McClelland Trail and Neighborhood Street Livability Improvements
What we heard!
Thank you to everyone who engaged with us on the McClelland Trail and Neighborhood Street Livability Improvement project in 2020 and 2021.
The Salt Lake City Transportation and Engineering Divisions now have traffic calming designs for the McClelland Trail crossings and the six streets in this project area: Harrison, Browning, Roosevelt, Emerson, Kensington, and Bryan Avenues (1100 to 1300 East).
These designs are based on feedback from you and your neighbors (viewable in the accordion below), collected over the last three years, as well as design tests (with orange cones) on several streets last December. Most designs reduce the availability of on-street parking and may alter where trash cans can be placed in front of a few homes per street (see sheets 2-7 below). No raised designs, such as speed bumps or raised crosswalks, are proposed.
The comment period has now closed. We are now reviewing the input provided on the traffic calming designs. Stay tuned for project updates!
Why haven’t any raised traffic calming designs been approved?
Although one of the popular traffic calming design from last August’s survey responses, (1) raised traffic calming cannot be installed on parts of streets steeper than 8%, restricting their implementation to only the lower slopes of the streets in question; (2) they tend to have a significant impact on speeds where installed, but result in many people speeding up quickly immediately after passing them; and, (3) they tend to be the most polarizing type of traffic calming.
Who do I contact if I have questions on trash pick-up or cart placement?
Please contact the Waste and Recycling Division at email@example.com or call 801-535-6999 for proper trash cart placement or service issues.
McClelland Trail Traffic Calming Designs
To view the traffic calming designs in full screen, click here.
August 2020 Survey's Feedback Report
This constituent-requested CIP project seeks to achieve two goals on Harrison, Browning, Roosevelt, Emerson, Kensington, and Bryan Avenues, from 1100 to 1300 East: (1) slow automobile traffic, from current speeds of 26 to 33 mph to below 25 mph, and (2) improve the comfort and safety of six McClelland Trail crossings.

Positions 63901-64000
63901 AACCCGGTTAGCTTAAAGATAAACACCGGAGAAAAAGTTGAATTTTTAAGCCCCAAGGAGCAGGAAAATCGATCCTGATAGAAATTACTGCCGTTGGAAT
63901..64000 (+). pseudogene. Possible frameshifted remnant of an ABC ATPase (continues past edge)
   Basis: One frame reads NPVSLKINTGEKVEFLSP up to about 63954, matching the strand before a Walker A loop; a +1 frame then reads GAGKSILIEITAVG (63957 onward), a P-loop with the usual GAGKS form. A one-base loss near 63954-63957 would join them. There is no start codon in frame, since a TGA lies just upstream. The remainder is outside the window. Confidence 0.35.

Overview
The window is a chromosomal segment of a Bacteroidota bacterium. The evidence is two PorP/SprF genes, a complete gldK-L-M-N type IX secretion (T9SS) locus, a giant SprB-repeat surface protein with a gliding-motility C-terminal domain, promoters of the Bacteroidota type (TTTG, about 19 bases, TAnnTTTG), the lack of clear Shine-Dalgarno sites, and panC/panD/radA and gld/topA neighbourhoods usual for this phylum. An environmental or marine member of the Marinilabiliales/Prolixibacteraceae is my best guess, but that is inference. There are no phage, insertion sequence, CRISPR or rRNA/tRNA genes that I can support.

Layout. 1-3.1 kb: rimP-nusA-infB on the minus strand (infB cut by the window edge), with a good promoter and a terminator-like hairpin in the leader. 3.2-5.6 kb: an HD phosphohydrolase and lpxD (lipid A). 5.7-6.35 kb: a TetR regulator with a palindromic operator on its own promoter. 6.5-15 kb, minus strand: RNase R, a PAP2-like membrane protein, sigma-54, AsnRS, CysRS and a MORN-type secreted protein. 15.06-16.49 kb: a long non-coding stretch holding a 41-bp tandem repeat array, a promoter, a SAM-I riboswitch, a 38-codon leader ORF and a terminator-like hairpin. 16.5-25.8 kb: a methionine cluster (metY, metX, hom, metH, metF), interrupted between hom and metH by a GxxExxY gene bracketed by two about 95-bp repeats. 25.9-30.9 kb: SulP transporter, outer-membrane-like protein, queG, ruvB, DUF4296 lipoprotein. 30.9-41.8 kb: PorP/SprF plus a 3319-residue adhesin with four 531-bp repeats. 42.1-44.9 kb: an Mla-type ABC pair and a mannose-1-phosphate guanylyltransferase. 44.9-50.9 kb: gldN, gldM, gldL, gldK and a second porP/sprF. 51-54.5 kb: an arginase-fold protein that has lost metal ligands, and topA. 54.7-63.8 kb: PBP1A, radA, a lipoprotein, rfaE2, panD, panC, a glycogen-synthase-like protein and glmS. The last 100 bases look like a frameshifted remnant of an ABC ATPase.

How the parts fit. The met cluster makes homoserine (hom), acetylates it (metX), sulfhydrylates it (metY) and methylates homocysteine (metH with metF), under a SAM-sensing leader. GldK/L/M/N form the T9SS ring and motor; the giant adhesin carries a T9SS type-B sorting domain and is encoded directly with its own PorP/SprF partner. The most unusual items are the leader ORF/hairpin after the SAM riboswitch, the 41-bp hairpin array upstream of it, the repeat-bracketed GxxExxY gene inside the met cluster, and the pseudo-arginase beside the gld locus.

There are several ways to accomplish these goals (see toolbox link at bottom of page). Cheaper but less effective options include signs and education. More effective options that fit within the project budget include physical changes to the design of the street, such as curb extensions, small medians, speed humps, and raised crosswalks. (For your reference, there are similar designs on Hollywood Avenue, between 900 and 1100 East.)
The 2019 data, verified by previous years’ data from the past decade, reveal that speeding is an issue on all six streets, and especially on the wider streets. Street width, length, and steepness contribute to motor vehicle speeds higher than the 25 mph speed limit. Regular speeds range from 26-27 mph on Roosevelt Avenue to 32-33 mph on Harrison, Browning, and Kensingston Avenues. The wider the street, typically the higher the speeds.
With community support, changes will be built in 2022. Funding was successfully secured through a neighborhood/constituent application to the City’s 2019 CIP program, supporting community-initiated projects.
- December 2018 – Residents submitted a funding application with 95 letters of support from residents; businesses; Emerson Elementary PTA, parents, and students; and the East Liberty Park Community Organization. The application requested funding to slow traffic and improve McClelland Trail crossings through physical street changes.
- Early spring 2019 – The Community Development and Capital Improvement Programs’ (CDCIP) citizen-led advisory board recommended the funding application to the Mayor.
- May 2019 – Mayor Biskupski included the CDCIP board’s recommendation for full project funding in the recommended 2019-2020 budget.
- Summer 2019 – The Salt Lake City Council approved the 2019-2020 budget and approved full funding for this project. Depending on needs and funding availability, funding would support changes at up to 18 locations, or about three per street.
- November 2019 – The Salt Lake City Transportation Division collected traffic data.
- April 2020 – Early planning with volunteer residents from each project street. Discussions included project and street history, and a toolbox of potential speed reducing changes.
- June to July 2020 – In-person “Neighbor Walks” advertised and held separately on each of the six streets. City staff and fellow neighbors learned more about each street, their unique and shared qualities, their residents, and about the project itself. Attendees expressed their ideas and critiques. Staff heard voices for and against the project.
- August 2020 – Community survey collected feedback about what was desired / not desired.
- December 2020 – Design tests on Harrison, Roosevelt, and Kensington Avenues.
- Spring/Summer 2022 – Salt Lake City Transportation and Engineering staff create proposed designs for 11 locations.
Project Data (Speeds, Volumes, Widths, & Slopes)
Letters of Support
Background: The McClelland Trail is an existing and proposed low-stress walking and bicycling route following the Jordan and Salt Lake Canal from 9th & 9th to the Brickyard Plaza commercial area. Currently, the trail exists only from 800 South to 2100 South, built in 2016, and is comprised of off-street paved pathways over the canal and on-street neighborhood byways on low-speed and low-volume streets.